For many years Margaret Goodrich complained about the plain white Paschal candlestick when it was brought out to be decorated for Easter, and when Jessie Gale died just before Fr Peter left St Faith’s, it was decided that we should have a new candlestick in her memory. I was fortunate enough to be asked to design and make this and after some discussion it was decided that the design should reflect the oak of the nave altar and the pale blue surround of the reredos. The octagonal core is of beech with four sides faced with American white oak and the alternating sides painted blue. When this candlestick is given its prominent position during the Easter festival, Jessie Gale is once more at the centre of things! Jessie would never reveal her age and even in death she denied us this knowledge, for the brass plate on her memorial just says ‘In memory of Jessie Elinor Gale, a member of this Church for over 50 years’.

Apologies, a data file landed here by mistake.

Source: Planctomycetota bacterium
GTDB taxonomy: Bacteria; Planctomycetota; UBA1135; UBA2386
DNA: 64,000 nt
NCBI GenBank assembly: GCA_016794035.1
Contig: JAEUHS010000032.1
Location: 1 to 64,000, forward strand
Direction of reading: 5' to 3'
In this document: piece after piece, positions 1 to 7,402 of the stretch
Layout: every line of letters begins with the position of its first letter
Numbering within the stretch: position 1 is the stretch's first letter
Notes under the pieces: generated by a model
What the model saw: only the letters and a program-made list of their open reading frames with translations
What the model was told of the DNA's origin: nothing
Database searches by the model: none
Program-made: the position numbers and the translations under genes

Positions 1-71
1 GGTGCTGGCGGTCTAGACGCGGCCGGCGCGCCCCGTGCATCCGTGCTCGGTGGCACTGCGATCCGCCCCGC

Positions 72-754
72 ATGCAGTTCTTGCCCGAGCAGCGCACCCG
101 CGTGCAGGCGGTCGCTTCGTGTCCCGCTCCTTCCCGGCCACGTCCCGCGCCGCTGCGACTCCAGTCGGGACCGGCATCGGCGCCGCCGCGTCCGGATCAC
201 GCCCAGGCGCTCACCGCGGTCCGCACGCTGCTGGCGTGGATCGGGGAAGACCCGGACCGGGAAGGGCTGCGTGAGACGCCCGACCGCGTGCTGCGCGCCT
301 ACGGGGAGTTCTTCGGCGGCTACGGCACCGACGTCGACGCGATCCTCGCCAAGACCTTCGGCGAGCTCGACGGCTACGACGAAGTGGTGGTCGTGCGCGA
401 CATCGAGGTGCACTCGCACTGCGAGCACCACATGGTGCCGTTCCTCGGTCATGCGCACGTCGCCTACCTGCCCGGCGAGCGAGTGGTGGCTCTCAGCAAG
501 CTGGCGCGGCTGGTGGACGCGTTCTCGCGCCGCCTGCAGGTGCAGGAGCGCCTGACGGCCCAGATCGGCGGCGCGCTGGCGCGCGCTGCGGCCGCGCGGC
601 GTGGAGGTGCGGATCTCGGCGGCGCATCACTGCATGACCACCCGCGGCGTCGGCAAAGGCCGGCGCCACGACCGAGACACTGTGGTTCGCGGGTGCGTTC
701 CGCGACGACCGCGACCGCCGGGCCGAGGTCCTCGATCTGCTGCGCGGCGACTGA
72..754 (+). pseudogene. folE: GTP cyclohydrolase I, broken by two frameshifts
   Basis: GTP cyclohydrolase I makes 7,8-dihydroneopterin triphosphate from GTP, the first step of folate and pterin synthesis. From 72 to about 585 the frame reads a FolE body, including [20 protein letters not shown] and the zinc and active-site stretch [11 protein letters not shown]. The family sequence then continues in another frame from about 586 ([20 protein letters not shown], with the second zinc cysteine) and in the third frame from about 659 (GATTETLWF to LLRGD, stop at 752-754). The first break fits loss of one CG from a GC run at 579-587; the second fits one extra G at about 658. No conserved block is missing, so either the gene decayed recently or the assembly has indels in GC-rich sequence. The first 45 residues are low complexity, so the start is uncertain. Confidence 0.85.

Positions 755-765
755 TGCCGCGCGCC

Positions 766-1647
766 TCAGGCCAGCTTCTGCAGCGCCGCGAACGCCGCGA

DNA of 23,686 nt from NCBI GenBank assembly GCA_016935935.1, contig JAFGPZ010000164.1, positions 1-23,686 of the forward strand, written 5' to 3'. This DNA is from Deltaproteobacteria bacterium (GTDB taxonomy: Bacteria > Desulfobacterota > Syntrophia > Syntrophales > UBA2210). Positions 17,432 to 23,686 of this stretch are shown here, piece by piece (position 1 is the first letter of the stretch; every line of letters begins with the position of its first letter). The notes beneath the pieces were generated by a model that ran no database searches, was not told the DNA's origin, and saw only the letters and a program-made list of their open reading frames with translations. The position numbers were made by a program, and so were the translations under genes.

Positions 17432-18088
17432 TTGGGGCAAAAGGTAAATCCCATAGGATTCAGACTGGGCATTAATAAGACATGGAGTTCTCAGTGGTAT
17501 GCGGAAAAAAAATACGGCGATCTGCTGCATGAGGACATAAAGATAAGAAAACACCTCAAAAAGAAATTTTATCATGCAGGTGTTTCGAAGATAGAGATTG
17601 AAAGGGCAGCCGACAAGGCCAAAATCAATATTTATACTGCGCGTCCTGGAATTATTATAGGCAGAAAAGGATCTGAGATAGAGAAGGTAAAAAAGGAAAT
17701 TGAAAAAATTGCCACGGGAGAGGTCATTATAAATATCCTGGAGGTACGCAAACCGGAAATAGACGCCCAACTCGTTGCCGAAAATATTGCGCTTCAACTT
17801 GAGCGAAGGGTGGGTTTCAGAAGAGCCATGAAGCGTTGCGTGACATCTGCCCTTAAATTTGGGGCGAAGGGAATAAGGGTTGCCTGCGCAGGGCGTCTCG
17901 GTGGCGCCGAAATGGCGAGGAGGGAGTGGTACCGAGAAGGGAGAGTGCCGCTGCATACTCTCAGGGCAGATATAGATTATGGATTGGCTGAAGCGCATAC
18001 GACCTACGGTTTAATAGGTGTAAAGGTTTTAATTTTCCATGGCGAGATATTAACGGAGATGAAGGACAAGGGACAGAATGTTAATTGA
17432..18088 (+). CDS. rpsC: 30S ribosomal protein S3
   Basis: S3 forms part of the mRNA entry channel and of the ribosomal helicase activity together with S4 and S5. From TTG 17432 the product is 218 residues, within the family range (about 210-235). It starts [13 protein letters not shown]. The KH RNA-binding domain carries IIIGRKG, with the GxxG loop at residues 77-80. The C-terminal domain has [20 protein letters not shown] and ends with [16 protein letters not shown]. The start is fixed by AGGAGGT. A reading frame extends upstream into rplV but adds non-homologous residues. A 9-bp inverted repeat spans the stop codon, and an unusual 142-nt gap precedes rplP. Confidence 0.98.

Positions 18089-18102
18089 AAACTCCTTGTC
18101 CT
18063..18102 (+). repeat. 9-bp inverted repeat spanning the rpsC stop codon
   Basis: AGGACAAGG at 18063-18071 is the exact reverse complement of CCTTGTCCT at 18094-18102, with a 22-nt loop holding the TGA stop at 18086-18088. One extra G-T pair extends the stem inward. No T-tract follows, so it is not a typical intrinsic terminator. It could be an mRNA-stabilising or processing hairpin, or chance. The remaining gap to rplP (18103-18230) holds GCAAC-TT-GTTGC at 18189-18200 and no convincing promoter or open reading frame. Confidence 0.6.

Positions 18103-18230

When a new St Faith’s banner was made, the old banner was preserved in the oak-framed display case mounted on the north wall of the sanctuary. At about the same time it was felt that some people had difficulty getting up and down the steps on either side of the choir, and so we installed oak handrails, much to the approval of the more mature members of the congregation and the choir.

On reflection, all the additions of recent years seem quite puny compared with the visions and skills of those who provided us, almost a century ago, with such a wonderful building in which to worship. Let us hope that we can pass on something that will inspire those who follow us as worshippers in this place. St Faith’s is the ideal place of worship for people who admire beautiful artefacts, for, in the unlikely event that the sermon proves unbearably long or tedious, there is plenty to look at for alternative inspiration!